Today’s column addresses questions about what month bonuses are credited in, the availability of divorced spousal benefits, filing online and how to file in response to virus related unemployment. Larry Kotlikoff is a Professor of Economics at Boston University and the founder and president of Economic Security Planning, Inc, which markets Maximize My Social Security and MaxiFi Planner.
See more Ask Larry answers here.
Have Social Security questions of your own you’d like answered? Ask Larry about Social Security here.
Which Month Does My Bonus Pay Count Towards My Earnings Limit?
Hi Larry, I receive disability from Social Security, and I work a part time job. I know there is a limit as to how much I can earn before they take away my disability. My part time job is giving a bonus because of the corona thing and for every hour I work they will give $2.00 that will be paid the following month. Does that count towards my earnings limit for the month I earn it or the month it’s paid? Thanks, Ellie
Hi Ellie, Social Security counts your earnings when the money’s earned, not when it’s paid. If you receive a bonus, it counts as earnings for the period in which you did the work to earn the bonus.
However, sometimes it’s difficult for Social Security to determine when earnings are earned vs. when they are paid. If they lack sufficient evidence to the contrary, their guidelines permit them to count your earnings as being earned in the month they’re paid. You’ll want to try to keep records such as your pay slips so that you’ll be able to document your correct monthly earnings. Generally, earnings that average in excess of $1,260 per month in 2020 is considered by Social Security to be “substantial gainful activity” (SGA), which could cause your Social Security disability benefits to be suspended or terminated. Best, Larry
When Can I Possibly Start To Receive Any Divorced Spousal Benefits?
Hi Larry, I am 60 and currently receiving my Social Security retirement benefit and wanted find out if I am eligible for Social Security divorced spousal benefits although my ex hasn’t retired yet and is still working at 68. When can I possibly start to receive any divorced spousal benefits? We were married 12 years. Am I eligible for anything and if so do wait until he actually retires? Thanks, Abbie
H Abbie, You’d have to be at least 62 to potentially be eligible for divorced spousal benefits, and your ex would either have to be drawing his benefits or be at least 62. Even then, though, you’ll only qualify for divorced spousal benefits in addition to your Social Security retirement benefits if your ex-spouse’s primary insurance amount (PIA) is more than twice as much as your PIA. A person’s PIA is equal to their Social Security retirement benefit rate if they start drawing at full retirement age (FRA). And if you do qualify for additional divorced spousal benefits and if you start drawing your benefits prior to FRA, your benefit rate will be reduced for age. You can use my company’s software — Maximize My Social Security or MaxiFi Planner — to explore your potential filing options. Social Security calculators provided by other companies or non-profits may provide proper suggestions if they were built with extreme care. Best, Larry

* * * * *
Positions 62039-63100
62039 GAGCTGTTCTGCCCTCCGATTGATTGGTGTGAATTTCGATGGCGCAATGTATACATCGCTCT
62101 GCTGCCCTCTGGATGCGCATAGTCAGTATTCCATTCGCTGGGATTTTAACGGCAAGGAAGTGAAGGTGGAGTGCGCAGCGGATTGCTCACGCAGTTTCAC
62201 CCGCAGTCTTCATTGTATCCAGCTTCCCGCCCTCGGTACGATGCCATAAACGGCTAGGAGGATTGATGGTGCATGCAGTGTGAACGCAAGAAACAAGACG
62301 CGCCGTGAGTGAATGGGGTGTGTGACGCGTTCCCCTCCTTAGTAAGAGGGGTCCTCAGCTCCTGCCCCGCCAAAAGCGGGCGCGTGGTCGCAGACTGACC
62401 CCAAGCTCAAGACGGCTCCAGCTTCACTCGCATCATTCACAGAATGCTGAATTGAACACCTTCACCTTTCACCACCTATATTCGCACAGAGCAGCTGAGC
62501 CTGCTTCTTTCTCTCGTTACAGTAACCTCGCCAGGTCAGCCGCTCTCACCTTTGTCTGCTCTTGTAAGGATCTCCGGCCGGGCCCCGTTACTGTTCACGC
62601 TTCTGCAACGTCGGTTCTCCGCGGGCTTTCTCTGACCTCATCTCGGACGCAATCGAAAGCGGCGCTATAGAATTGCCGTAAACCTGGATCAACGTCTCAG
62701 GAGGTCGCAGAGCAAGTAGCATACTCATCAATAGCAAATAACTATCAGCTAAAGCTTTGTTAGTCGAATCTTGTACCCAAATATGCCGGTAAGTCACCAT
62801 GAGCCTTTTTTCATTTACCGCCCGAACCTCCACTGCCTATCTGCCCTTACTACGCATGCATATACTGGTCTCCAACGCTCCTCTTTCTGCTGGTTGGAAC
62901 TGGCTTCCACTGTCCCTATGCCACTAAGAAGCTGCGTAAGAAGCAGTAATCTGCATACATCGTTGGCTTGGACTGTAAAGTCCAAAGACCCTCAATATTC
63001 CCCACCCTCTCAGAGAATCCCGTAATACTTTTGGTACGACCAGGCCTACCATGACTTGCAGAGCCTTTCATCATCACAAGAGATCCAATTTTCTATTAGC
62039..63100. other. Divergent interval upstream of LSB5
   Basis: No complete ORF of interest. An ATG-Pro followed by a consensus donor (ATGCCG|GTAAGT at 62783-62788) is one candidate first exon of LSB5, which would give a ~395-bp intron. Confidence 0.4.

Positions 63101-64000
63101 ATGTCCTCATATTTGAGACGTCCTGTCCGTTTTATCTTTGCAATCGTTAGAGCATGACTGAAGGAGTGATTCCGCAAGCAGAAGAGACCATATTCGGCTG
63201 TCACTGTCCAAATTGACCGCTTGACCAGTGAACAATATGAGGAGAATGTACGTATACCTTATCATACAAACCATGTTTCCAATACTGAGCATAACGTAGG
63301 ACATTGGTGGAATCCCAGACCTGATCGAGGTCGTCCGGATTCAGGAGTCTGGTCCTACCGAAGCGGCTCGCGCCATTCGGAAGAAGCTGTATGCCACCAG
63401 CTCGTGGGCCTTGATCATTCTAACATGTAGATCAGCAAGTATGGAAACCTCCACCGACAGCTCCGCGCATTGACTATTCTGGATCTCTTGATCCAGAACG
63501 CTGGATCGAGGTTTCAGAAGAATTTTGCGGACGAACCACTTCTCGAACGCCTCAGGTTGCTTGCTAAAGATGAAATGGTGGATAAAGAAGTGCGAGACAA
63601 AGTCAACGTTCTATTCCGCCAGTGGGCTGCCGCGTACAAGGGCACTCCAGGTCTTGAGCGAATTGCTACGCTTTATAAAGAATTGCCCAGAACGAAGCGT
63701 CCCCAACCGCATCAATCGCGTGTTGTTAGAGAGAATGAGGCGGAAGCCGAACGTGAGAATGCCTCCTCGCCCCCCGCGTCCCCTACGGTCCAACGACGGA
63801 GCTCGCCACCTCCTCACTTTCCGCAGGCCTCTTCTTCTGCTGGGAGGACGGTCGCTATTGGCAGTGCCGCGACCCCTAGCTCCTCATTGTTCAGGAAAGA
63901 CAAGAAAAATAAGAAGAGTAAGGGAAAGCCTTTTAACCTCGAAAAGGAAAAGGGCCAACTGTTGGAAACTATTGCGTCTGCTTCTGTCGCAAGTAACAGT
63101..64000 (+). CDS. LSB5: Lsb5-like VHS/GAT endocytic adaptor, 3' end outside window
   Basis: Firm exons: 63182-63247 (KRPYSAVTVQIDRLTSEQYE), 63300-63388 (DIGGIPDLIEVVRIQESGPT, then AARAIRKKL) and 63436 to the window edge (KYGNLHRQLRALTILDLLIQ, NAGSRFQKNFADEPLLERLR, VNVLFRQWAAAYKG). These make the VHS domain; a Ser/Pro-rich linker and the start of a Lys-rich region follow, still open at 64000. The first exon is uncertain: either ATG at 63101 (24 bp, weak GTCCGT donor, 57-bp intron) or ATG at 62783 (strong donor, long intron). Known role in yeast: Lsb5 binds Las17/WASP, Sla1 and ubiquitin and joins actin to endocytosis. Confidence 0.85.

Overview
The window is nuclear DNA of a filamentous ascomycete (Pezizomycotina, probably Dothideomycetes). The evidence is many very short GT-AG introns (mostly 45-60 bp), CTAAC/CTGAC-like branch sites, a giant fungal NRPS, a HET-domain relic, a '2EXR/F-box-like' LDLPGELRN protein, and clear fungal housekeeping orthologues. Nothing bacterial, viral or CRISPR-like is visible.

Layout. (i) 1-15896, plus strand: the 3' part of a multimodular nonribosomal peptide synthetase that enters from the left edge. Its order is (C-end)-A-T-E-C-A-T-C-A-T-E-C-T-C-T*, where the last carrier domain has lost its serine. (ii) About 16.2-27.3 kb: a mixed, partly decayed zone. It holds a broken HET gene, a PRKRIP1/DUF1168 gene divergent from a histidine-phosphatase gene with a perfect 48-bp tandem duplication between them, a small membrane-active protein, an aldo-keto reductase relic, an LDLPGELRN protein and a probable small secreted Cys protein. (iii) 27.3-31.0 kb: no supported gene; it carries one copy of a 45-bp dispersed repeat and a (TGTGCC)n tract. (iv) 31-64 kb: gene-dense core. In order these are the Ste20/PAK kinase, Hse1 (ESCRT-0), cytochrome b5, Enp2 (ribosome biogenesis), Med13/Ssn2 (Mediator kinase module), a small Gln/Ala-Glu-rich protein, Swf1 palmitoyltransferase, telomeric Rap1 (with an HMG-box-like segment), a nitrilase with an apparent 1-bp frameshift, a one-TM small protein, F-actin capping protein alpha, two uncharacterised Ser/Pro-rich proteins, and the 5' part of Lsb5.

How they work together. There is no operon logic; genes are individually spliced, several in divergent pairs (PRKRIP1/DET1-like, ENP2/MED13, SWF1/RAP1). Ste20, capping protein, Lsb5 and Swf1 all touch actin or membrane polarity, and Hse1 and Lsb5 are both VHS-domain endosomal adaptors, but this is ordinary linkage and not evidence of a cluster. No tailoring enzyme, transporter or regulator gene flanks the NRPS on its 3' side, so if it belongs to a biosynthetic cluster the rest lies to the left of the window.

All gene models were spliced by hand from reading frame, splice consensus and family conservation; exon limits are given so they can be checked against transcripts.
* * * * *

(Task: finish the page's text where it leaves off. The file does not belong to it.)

Why Can’t My Wife And I Both File Online?
Hi Larry, My wife, born in 12/1950, filed for her retirement benefits at FRA. I turn 66 in October and plan on filing when I reach FRA. From looking at the website, it appears she can not file for spousal benefits online since she is already receiving her retirement benefits. Is this correct? If so, why can’t we both use an online application? Thanks, Charles
Hi Charles, You’ll have to ask Social Security that question, but apparently their online systems aren’t prepared to handle the processing of spousal claims filed after a person is already drawing their own benefits. Social Security’s website claims that they’re constantly expanding their online services, though, so maybe people will be able to file claims like that online at some point in the future. Best, Larry
What Would You Recommend In My Situation?
Hi Larry, I’ve just turned 65 and now with the virus sweeping the globe, I, like many others, am now unemployed. I’m skeptical about my chances of finding another job where I make what I’ve been making due to my age and the current situation which will have some long term effects. My FRA is 66 and two months. My benefit at 70 is based on my continuing to earn income and I don’t believe that is on the table any longer. What would you recommend? Maybe waiting until FRA? Thanks, Will
Hi Will, Only you can really decide when to start drawing your benefits, but if you’ve lost your job and need income, you could file now and be paid benefits at least for any months this year that you earn less than $1,520. Or if you earn less than $18,240 in 2020 you could be paid all of your benefits regardless of how much you earn in individual months.
If your full retirement age (FRA) is 66 and two months and you start drawing benefits effective the month you reach 65, your monthly benefit would be equal to roughly 92.2% of your FRA (100%) rate. Your rate would get progressively higher for each month that you wait to start drawing until 70. If you waited all of the way until 70 to start drawing benefits your rate would be roughly 130.66% of your FRA rate.
If you’re married and your benefit rate will be higher than your spouse’s, another factor you should consider is that your spouse’s survivor benefit rate will be limited to your benefit rate. So if you start drawing early, it could adversely affect the survivor rate your spouse could draw in the event of your death. Best, Larry